Saturday, April 7, 2012

Boston Brown Bread

You can't have baked beans, like I had yesterday, without Boston brown bread. My mom used to save coffee cans so we could have fresh brown bread, and I remember how wonderfully moist and fragrant fresh brown bread was right from the can while it was still warm.

You don't have to wait until you have baked beans to enjoy this bread, though. It's very easy; it takes just a few minutes to get the batter together no yeast means that there are no special temperature requirements and no kneading. Then you can steam it in a pot on a back burner and forget about it for 2 -1/4 hours.

See here it's steaming away, almost done:

And fresh from the pot, I can hardly wait to let it cool, but it's necessary.

10 minutes.

I can wait that long.

And look! When you turn it out of the can, it has the "authentic" ridges from the coffee can!

I wish the Internet had smell-o-vision. You have no idea how fragrant this is right now as it is awaits being sliced, still steaming, all plump and moist.

Boston Brown Bread... with a hint of maple

  • Shortening or butter for greasing coffee can
  • 1/2 cup all-purpose flour
  • 1/2 cup rye flour
  • 1/2 cup corn meal
  • 1/2 teaspoon baking powder
  • 1/2 teaspoon baking soda
  • 1/2 teaspoon salt
  • 3 allspice berries, crushed, or about 1/2 teaspoon ground allspice
  • 1/2 teaspoon cinnamon
  • 3/8 cup molasses
  • 1/8 cup maple syrup
  • 1 cup buttermilk
  • 1 teaspoon vanilla extract
  • 1/2 cup raisins


1 metal coffee can, 6 inches tall by 4 inches in diameter. I used a 10-ounce Café Bustelo can – make sure you remove any paper or plastic wrapper from the outside of the can and wash well to remove any residual adhesive


1. Fill a large stock pot with enough water to come 1/3 of the way up the sides of your coffee can. Set a steamer rack inside the pot, or if you don’t have a steamer rack that will fit inside your stock pot, lay a kitchen towel on the bottom of the pot. Turn the heat to medium to get the water simmering.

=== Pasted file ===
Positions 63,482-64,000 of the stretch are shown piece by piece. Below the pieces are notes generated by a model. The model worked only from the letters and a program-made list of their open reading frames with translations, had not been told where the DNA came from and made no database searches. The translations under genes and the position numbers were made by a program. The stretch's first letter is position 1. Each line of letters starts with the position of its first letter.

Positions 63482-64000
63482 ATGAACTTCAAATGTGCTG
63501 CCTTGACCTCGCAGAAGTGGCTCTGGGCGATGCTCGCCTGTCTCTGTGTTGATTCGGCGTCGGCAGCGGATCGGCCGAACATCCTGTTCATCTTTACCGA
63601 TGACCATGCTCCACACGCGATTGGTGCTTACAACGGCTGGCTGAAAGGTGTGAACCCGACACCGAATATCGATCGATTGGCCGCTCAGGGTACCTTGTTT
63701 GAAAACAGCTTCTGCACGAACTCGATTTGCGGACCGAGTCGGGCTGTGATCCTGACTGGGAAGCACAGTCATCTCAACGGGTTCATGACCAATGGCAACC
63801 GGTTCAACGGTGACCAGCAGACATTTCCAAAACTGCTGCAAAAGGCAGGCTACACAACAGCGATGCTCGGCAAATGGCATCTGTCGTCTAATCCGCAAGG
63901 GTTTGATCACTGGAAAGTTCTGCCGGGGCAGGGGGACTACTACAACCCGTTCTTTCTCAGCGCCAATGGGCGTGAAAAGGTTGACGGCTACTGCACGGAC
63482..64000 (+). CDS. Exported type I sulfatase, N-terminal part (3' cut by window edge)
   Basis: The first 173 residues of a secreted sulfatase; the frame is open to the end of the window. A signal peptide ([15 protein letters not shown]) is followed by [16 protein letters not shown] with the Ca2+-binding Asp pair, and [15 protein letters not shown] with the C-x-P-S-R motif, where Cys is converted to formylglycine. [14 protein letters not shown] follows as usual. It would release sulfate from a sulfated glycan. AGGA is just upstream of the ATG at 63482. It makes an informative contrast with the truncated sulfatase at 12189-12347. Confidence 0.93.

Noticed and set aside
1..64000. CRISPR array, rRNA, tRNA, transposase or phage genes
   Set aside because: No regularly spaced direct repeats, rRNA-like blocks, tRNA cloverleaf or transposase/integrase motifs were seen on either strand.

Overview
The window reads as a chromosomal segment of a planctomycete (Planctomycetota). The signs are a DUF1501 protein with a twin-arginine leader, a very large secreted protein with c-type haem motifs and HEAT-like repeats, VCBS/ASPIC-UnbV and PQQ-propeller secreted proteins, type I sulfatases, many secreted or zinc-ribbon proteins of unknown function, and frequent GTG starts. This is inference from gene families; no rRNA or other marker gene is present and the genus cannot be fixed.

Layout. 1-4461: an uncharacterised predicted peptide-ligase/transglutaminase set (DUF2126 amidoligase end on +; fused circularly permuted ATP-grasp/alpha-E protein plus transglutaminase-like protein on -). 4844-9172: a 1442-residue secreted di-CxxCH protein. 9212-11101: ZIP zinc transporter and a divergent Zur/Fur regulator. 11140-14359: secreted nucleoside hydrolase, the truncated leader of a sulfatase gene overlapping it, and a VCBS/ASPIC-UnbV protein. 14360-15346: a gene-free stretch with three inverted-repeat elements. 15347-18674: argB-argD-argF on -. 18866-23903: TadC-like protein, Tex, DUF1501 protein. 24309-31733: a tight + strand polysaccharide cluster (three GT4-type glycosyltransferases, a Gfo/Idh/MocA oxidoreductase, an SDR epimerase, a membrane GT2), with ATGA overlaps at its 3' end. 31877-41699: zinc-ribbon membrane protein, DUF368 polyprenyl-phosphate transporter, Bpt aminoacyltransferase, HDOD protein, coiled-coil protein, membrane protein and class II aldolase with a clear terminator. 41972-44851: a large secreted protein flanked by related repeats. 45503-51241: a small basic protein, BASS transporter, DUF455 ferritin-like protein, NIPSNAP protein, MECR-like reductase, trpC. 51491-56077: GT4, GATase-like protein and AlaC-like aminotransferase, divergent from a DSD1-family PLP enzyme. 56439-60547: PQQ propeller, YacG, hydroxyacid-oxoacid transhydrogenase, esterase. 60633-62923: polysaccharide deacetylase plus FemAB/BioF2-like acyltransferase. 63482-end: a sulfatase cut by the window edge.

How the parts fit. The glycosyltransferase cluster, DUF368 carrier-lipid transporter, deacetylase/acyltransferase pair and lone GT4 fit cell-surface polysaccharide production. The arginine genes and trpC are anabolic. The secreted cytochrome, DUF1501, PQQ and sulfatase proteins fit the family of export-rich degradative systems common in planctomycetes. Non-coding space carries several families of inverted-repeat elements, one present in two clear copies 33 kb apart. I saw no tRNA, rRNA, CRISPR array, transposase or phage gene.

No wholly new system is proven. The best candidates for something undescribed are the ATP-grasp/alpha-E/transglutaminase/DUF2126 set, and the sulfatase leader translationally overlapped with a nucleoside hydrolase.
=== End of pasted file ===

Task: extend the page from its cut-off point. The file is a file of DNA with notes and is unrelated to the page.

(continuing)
2. Grease a cleaned-out coffee can with shortening or butter. In a large bowl, sift together the all-purpose flour, rye flour, corn meal, baking powder and soda, salt, allspice, cinnamon and raisins.

3. In a 2-cup measuring cup, mix together the molasses, maple syrup, buttermilk and vanilla extract. Pour the wet ingredients into the dry and whisk until the batter is well-incorporated and smooth, with no lumps.

4. Pour the batter into the greased coffee can.

5. Cover the coffee can tightly with a double thickness of aluminum foil and secure with a rubber band. Set the can in the pot on the steamer rack or towel, cover the stock pot and turn the heat to high.

6. Once the water has come to a boil, reduce heat to low and let the water simmer bread for at least 2 hours and 15 minutes. Check to see if the bread is done bypiking it with a toothpick or cake tester. If it’s clean, the brad is done. Otherwise, cover the pot and keep steaming until done.

7. Once the bread is done, remove the can from the pot and let cool for 10 minutes before turning out of the container.

8. Slice and eat warm with butter.

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